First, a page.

PCD Genetic Research Talk
Hannah Mitchison from the Institute of Children’s Health at University College Hospital then gave a fascinating talk on PCD genetic research. She has worked in PCD research for ten years.
She explained that cilia are tiny microscopic hairs which line the cells in the nose and lungs and beat about 14 times per second. The function of the cilia is to move mucus and pathogens out of the lungs and they are a very important defence mechanism. There are motile cilia and flagella cilia. In PCD the respiratory system and the reproductive system are affected because of dysfunctional cilia. Laterality (ie when organs are reversed) occurs in 50% of PCD cases and is thought to be caused by defective fluid flow in the embryo. Normally this does not adversely affect the patient, but in about 6% of these cases there are complexities. Hydrocephalus can also be implicated in rare cases of PCD because cilia line the brain ventricles. Cilia also occur in the kidney and the eye and in rare cases can cause problems for PCD patients.
The trachea is the most densely ciliated part of the body. There are 200 to 300 cilia on top of each cell which beat in unison to sweep mucus and pathogens along. Each cell consists of a nucleus, a cell body and a ‘brush’ of cilia at the cell surface. Normally, cilia beat and then have a recovery action and this is the process moves mucus from the lungs to be expelled. However, in PCD there are problems with this action. Cilia are made up of over 500 proteins and have a rigid tubular structure. Each respiratory cilia has a nine plus two arrangement of microtubules when seen in cross section with an electron microscope. There are two microtubules in the middle and 9 doublet microtubules around the edge. Attached to the outer doublet microtubules are the dynein arms. In most PCD families (over 80%) the outer dynein arm is absent and this causes the cilia to be immotile, since the motor protein that makes cilia beat is missing.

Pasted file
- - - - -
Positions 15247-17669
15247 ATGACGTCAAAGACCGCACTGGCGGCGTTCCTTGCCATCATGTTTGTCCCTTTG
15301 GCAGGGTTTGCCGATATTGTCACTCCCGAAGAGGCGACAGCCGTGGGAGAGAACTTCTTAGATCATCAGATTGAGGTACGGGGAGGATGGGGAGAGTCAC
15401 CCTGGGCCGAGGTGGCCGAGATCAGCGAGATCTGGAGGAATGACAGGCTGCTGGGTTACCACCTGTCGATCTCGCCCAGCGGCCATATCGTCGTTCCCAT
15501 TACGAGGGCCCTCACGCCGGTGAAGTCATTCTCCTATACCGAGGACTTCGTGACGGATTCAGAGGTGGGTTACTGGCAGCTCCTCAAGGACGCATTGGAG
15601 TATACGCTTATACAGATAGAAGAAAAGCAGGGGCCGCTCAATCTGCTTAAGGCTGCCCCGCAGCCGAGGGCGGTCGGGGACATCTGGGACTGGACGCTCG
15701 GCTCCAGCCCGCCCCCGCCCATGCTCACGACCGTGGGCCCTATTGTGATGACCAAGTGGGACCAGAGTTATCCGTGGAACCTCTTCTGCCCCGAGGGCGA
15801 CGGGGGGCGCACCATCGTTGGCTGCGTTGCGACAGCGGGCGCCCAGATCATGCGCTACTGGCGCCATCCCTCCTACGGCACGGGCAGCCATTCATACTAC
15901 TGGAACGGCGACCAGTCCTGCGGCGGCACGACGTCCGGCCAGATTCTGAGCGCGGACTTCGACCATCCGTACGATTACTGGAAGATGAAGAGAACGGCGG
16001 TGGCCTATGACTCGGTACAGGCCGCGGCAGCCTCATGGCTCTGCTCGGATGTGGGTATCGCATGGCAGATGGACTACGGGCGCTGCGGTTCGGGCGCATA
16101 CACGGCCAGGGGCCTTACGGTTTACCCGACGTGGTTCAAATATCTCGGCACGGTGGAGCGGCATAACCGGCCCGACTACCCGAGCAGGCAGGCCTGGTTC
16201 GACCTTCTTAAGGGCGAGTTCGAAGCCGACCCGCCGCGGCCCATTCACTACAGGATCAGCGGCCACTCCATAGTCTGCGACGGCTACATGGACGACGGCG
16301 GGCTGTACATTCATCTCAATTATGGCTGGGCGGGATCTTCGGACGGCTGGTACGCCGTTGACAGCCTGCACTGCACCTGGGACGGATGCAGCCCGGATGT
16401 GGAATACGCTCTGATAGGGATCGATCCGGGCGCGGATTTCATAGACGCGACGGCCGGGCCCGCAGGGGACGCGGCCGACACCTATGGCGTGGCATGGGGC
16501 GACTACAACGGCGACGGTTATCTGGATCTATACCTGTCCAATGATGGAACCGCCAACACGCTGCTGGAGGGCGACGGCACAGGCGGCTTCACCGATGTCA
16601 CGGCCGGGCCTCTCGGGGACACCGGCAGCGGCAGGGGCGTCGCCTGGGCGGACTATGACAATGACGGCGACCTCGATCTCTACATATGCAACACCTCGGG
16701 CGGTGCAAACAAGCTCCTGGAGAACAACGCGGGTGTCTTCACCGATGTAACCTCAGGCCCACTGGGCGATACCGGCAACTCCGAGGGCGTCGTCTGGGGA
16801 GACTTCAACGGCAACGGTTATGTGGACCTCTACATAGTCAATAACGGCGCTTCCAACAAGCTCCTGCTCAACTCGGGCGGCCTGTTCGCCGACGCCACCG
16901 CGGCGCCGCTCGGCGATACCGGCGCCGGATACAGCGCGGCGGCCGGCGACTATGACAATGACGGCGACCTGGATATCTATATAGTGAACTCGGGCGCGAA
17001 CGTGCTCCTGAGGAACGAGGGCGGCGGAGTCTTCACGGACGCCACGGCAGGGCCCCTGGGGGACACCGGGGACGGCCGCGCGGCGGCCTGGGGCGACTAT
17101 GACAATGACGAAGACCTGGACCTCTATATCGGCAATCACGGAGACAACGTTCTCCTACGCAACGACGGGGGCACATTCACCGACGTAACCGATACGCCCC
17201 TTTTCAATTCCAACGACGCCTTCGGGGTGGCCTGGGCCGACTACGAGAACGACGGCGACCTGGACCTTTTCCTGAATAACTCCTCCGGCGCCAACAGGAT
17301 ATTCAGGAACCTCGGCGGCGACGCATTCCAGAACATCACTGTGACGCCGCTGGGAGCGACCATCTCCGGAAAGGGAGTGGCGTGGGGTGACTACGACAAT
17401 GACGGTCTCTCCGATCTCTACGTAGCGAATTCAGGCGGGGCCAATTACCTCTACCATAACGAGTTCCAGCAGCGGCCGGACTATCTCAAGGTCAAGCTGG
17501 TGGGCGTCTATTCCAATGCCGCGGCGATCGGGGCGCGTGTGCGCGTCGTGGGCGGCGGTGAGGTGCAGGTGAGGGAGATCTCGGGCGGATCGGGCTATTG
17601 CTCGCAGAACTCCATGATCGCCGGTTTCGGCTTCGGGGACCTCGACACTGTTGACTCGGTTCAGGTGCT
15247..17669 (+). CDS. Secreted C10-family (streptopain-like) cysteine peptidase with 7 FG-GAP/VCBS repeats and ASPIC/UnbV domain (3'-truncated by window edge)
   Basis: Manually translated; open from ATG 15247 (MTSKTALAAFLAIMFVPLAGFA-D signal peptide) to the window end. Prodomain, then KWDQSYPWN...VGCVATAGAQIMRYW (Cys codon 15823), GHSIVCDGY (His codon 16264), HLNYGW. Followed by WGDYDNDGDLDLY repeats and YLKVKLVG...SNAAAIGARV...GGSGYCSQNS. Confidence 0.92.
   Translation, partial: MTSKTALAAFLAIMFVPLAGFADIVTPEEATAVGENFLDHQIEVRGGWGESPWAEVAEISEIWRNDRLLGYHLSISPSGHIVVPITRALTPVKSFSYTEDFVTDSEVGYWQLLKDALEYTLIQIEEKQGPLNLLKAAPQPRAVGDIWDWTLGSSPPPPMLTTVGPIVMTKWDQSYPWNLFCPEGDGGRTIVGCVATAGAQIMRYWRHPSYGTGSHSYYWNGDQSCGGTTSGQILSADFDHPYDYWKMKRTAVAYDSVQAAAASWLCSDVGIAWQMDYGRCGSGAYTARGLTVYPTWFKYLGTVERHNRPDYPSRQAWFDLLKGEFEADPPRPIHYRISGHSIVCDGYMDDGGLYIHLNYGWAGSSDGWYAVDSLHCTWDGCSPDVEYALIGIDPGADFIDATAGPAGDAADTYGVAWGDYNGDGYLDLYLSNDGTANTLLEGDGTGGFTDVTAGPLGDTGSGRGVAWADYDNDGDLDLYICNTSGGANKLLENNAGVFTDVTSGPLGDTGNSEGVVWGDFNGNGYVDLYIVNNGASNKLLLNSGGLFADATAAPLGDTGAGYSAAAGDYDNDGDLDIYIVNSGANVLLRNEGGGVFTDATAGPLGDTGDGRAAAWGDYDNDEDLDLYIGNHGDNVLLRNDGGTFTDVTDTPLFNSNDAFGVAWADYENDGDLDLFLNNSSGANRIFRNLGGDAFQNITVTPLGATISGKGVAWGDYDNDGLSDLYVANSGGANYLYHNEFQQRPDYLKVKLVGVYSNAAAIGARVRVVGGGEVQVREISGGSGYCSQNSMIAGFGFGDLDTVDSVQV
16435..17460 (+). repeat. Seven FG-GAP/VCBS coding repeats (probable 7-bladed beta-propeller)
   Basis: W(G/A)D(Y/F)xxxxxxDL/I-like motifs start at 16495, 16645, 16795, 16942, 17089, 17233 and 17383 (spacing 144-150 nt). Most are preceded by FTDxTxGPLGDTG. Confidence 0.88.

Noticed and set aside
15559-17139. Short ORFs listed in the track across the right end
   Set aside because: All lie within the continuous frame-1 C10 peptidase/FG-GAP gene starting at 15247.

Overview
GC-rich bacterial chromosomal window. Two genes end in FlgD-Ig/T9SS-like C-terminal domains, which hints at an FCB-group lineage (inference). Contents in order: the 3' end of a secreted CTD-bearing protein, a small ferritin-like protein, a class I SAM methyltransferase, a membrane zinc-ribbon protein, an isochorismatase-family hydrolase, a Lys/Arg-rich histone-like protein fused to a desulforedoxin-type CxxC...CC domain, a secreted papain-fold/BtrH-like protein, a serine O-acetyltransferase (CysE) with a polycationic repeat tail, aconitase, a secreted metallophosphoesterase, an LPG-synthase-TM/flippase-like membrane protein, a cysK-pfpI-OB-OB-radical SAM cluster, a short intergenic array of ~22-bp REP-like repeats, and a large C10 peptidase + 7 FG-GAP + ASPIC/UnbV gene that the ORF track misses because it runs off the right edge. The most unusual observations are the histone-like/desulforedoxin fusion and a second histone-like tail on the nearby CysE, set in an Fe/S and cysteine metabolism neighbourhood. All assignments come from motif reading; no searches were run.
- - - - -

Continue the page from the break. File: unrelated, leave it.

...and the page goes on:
She explained that she is searching to identify the genes responsible for PCD and to understand the molecular abnormalities responsible for the disease. This will give understanding of how cilia are made and how they work. In PCD it is known that ten genes cause 17 - 38% of cases. Cystic Fibrosis patients in contrast have only one mutated gene. Six of the genes encode the structure of the cilia and cause the absence of part of the structure. In the last two years three genes have been discovered that preassemble the components needed for correct cilia structure within the cell, before they get taken up into the cilium by intraflagellar transport. In PCD it is known that more genes are involved and more genes need to be found. There is new technology coming called ‘next-generation sequencing’ that will make this easier since all the genes in the cell will be screened together to see if they have mutations that cause PCD.
There are other rare diseases caused by defects in the function or structure of cilia and a newly formed Ciliopathy Alliance UK is being launched with an Awareness Day on November 29th in London (www.ciliopathyalliance.org.uk). The idea of this alliance is to increase awareness, share knowledge and understanding, apply for research funding, encourage collaborative research and bank patient samples so that they can be part of genetic studies.
Researchers are looking for chromosomes that are similar in families to find gene defects. She explained that she is looking for families who would like to take part in this research by giving blood samples. The easiest way to donate a blood sample is at a hospital PCD clinic.
New Website and DVD Presentation